After bleaching exposure, specimens were washed with distilled water to remove residual carbamide peroxide gel and were stored in a plastic container for the remaining day period in relative humidity at 37 °C.

Surface roughness was measured at 18 h, 42 h, 84 h, and 126 h after the beginning of the experiment, after the specimens were washed and dried. Data of each ceramic material were statistically analyzed by two-way repeated measures ANOVA and Tukey's post-hoc test at a 5 % level of significance within each period, using statistical software (SAS 8.0 for Windows; SAS Institute Inc., Cary, USA).

 

Results

Mean Ra values of each ceramic material before and after treatment, with the respective standard deviations, are shown in Table 2. No significant differences in Ra values were observed between the control group and bleached groups, as well as between groups treated with 10% carbamide peroxide and those treated with 16% carbamide peroxide, regardless of time. Moreover, no significant differences in Ra were observed among time intervals, regardless of treatment. Figure 1 shows the surface roughness of each ceramic treated with 10% or 16% carbamide peroxide as a function of time.

 

 

Discussion

Ceramics are expected to be chemically stable in the mouth, as dental prostheses must withstand degradation in the presence of a wide range of solutions with variable pH levels.25 Otherwise, ceramics could release potentially toxic substances and radioactive components and exhibit increased wear, abrasion of opposing dental structures, and increased plaque adhesion after exposure to such intra-oral challenges.25

This study tested the effects of dental bleaching agents on the surface roughness of ceramic specimens with standardized initial roughness averages less than 0.2 µm, a condition that leads to bacterial accumulation similar to that observed on the least rough surface.26 Therefore, any possible change in roughness due to in vitro treatment would be detected by contact profilometry.11,12,16,26 No significant differences in ceramic roughness were observed after 126 hours of exposure to 10% or 16% carbamide peroxide in comparison to the baseline values, demonstrating that all products were inert in vitro to dental bleaching, so the hypothesis of this study was rejected. Our results corroborate those of Zavanelli et al.,27 who found no alterations on ceramic surfaces treated with 10% or 15% carbamide peroxide for 126 h. Therefore, accidental exposure of dental ceramics to bleaching agents does not change their surface roughness to values capable of increasing the risk for both secondary caries and periodontal inflammation.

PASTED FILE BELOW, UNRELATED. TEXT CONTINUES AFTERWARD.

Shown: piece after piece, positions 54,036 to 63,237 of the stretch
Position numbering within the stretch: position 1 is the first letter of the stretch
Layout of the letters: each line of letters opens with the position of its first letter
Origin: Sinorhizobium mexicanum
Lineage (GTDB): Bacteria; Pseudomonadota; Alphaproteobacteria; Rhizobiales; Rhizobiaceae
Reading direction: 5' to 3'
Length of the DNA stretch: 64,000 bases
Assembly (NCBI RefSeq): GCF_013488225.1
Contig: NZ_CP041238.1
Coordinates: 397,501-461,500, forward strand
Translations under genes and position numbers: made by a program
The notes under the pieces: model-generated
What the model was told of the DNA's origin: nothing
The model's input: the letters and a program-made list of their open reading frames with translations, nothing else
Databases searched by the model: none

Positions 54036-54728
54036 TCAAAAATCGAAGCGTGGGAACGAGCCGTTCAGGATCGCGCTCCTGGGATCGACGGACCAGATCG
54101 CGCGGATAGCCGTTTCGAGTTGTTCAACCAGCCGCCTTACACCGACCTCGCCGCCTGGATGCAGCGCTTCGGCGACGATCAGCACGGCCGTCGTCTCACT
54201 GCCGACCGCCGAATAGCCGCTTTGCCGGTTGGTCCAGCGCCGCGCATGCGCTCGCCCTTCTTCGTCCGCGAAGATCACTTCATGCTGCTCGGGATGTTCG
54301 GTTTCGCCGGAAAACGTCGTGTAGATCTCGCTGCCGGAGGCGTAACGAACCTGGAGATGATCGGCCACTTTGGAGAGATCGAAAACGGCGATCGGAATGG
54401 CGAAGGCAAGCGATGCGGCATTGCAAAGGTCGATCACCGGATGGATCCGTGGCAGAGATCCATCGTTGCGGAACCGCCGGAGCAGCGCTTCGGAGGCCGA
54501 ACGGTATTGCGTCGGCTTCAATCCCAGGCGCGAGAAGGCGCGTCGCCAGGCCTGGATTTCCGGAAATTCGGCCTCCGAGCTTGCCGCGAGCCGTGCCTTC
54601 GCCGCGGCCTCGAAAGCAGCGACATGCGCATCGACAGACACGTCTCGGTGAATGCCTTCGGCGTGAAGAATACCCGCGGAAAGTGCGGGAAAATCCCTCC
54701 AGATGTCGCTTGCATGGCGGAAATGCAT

The bleaching protocol used in this study was similar to that used in other studies, which aimed to evaluate in vitro the effect of bleaching systems on enamel surface roughness over time.6,8,9,13 Although an increase in roughness has been observed in composite resins or glass ionomers after bleaching treatment,18-24,27 no alteration in ceramic surfaces was observed after bleaching in the current study,23 so the impact of bleaching agents on surface roughness may be considered material-dependent, as also demonstrated by previous studies.16,20-23 In these studies, the chemical stability of ceramics against bleaching agents was observed after treatment with 15% carbamide peroxide for 56 h,23 16% carbamide peroxide for 126 h,17 10% or 15% carbamide peroxide27 and 38% hydrogen peroxide for 30 minutes23 or 45 minutes, respectively.24